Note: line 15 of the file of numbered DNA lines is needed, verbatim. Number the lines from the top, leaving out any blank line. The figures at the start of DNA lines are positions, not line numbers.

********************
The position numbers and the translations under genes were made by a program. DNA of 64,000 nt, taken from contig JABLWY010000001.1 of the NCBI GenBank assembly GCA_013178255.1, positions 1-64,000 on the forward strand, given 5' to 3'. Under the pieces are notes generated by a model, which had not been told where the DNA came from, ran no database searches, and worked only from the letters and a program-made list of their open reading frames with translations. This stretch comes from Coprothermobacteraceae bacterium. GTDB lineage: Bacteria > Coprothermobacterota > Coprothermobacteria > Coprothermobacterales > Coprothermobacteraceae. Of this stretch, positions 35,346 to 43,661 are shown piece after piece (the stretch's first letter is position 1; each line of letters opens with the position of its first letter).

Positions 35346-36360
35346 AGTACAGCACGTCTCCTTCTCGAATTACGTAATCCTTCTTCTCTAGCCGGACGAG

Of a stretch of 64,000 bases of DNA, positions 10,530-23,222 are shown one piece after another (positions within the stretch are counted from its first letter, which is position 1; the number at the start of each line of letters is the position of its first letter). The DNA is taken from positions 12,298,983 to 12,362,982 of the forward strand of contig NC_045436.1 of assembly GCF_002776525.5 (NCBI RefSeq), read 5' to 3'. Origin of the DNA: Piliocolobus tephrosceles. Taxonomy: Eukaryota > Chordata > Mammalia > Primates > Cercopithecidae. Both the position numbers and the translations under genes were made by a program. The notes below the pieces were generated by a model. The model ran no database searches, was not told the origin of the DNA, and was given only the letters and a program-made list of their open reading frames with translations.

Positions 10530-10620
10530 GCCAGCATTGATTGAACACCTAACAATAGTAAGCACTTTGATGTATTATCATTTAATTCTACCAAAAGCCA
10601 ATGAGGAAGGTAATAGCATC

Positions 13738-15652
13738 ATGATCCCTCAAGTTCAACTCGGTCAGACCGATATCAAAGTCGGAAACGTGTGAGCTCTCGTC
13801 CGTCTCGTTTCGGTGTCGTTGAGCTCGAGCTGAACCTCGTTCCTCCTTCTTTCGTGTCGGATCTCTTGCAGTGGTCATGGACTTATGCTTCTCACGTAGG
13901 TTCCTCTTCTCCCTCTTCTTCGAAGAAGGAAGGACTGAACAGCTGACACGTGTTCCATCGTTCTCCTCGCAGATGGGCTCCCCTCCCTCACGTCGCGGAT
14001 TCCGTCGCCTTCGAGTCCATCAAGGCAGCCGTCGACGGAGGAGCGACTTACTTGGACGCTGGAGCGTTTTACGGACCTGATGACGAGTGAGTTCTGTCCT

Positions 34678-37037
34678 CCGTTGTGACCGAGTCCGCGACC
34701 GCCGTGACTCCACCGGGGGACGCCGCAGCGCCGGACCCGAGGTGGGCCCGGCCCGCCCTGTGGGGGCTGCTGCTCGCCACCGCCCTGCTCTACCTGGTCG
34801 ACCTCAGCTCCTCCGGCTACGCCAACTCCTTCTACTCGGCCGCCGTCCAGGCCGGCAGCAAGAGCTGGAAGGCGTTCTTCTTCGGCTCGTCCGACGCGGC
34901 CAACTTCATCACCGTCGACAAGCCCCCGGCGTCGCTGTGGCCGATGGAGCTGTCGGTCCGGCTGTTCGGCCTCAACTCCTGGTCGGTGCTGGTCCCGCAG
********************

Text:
34701 GCCGTGACTCCACCGGGGGACGCCGCAGCGCCGGACCCGAGGTGGGCCCGGCCCGCCCTGTGGGGGCTGCTGCTCGCCACCGCCCTGCTCTACCTGGTCG